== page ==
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Incorporating a disciplined software development process in to introductory computer science programming courses: initial results

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2 Author(s)
Towhidnejad, M. ; Dept. of Comput. Sci., Embry-Riddle Aeronaut. Univ., Daytona Beach, FL, USA ; Salimi, A.

As the processing power of computers has increased, more complex and larger problems have been introduced. The lack of a disciplined approach to the solution of such problems has created a situation referred to as the “software crisis”. That is, software products have been behind schedule, over budget and unreliable. The Software Engineering Institute (SEI), through the Capability Maturity Model (CMM), has addressed a software organization's capability with five maturity levels. CMM is based on a team approach to software production. Watts Humphrey, in the Personal Software Process (PSP) concept, addresses the roles and processes that individual team members should follow in order to be an effective member of a team. PSP is being taught to software engineers in different industries and also to graduate students in mainly Master of Software Engineering (MSE) programs. In their experiment the authors started teaching a simplified version of PSP to freshmen in the Computer Science program. The result of the experiment has shown that the students have gained better time management and defect management skills, which are the basis for more effective software production. The paper describes how to incorporate a disciplined software development process into the first introductory computer science programming courses, with the major emphasis on the first course. They share some of their initial results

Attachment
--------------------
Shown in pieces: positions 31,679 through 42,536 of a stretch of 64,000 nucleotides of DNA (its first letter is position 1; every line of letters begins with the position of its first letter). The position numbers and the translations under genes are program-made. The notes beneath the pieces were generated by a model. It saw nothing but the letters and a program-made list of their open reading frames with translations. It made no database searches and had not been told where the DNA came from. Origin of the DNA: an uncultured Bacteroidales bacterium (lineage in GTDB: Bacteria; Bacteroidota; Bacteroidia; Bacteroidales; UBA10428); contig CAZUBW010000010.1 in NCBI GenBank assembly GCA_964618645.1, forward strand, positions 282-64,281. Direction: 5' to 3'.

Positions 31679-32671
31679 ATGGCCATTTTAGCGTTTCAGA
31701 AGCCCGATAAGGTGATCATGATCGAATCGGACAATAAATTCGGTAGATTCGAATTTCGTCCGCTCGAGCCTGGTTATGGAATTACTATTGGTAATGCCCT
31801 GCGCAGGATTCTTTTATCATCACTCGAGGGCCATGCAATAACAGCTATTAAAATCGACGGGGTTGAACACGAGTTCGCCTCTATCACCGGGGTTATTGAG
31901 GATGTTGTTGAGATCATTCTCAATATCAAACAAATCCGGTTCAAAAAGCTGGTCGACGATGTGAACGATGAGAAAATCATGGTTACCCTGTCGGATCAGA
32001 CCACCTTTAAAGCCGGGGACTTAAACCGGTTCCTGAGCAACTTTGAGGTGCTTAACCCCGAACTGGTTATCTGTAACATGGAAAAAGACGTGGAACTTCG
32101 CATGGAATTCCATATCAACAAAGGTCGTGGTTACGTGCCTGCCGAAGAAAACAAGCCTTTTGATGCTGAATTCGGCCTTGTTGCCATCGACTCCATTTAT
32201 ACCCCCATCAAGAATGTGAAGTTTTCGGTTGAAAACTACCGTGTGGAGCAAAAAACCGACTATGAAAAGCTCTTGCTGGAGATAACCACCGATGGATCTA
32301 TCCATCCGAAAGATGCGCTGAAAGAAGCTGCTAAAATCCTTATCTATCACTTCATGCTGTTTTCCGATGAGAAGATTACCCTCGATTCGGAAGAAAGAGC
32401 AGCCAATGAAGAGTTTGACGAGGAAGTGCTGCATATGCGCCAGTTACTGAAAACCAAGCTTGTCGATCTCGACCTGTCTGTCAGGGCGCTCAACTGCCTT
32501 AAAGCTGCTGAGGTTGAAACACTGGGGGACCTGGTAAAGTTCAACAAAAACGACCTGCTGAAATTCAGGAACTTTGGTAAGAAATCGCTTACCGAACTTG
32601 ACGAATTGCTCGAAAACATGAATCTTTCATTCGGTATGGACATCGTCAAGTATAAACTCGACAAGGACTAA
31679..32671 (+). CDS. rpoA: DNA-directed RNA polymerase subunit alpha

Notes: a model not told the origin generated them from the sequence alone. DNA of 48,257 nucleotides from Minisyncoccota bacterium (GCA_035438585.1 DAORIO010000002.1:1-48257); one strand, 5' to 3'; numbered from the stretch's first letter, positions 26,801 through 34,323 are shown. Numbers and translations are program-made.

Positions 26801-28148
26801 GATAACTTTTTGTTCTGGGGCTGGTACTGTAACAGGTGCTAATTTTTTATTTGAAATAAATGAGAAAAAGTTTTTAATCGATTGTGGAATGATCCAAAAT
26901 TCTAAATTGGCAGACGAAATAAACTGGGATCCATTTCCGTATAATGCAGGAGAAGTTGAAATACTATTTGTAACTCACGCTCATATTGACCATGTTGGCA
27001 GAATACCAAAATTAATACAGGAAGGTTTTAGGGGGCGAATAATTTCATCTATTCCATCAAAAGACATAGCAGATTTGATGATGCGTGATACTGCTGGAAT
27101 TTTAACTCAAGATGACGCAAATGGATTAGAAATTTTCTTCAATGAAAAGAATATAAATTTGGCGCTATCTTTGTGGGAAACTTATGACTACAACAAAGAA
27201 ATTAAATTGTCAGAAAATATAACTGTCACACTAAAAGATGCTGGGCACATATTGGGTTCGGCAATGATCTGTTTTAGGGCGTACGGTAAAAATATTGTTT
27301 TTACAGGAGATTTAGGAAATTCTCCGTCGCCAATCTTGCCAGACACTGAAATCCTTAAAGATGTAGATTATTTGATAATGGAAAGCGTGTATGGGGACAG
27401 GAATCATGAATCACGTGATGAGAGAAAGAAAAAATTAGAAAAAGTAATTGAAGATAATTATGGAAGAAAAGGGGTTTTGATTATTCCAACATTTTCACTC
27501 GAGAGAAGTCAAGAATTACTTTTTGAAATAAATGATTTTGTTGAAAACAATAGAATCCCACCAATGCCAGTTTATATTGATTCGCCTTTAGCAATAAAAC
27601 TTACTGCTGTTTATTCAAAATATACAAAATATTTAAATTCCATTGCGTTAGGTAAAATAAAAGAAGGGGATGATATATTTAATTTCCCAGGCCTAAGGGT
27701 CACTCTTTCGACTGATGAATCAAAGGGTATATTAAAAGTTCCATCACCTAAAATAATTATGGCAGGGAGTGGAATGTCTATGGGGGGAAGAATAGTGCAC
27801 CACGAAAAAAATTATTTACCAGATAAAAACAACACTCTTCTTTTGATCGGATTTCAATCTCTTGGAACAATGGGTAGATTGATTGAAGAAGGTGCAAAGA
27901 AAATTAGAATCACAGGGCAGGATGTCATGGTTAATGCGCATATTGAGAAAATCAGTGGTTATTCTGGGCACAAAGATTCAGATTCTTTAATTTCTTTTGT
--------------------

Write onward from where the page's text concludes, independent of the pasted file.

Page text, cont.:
Published in:

Frontiers in Education Conference, 1996. FIE '96. 26th Annual Conference., Proceedings of  (Volume:2 )

Date of Conference:

6-9 Nov 1996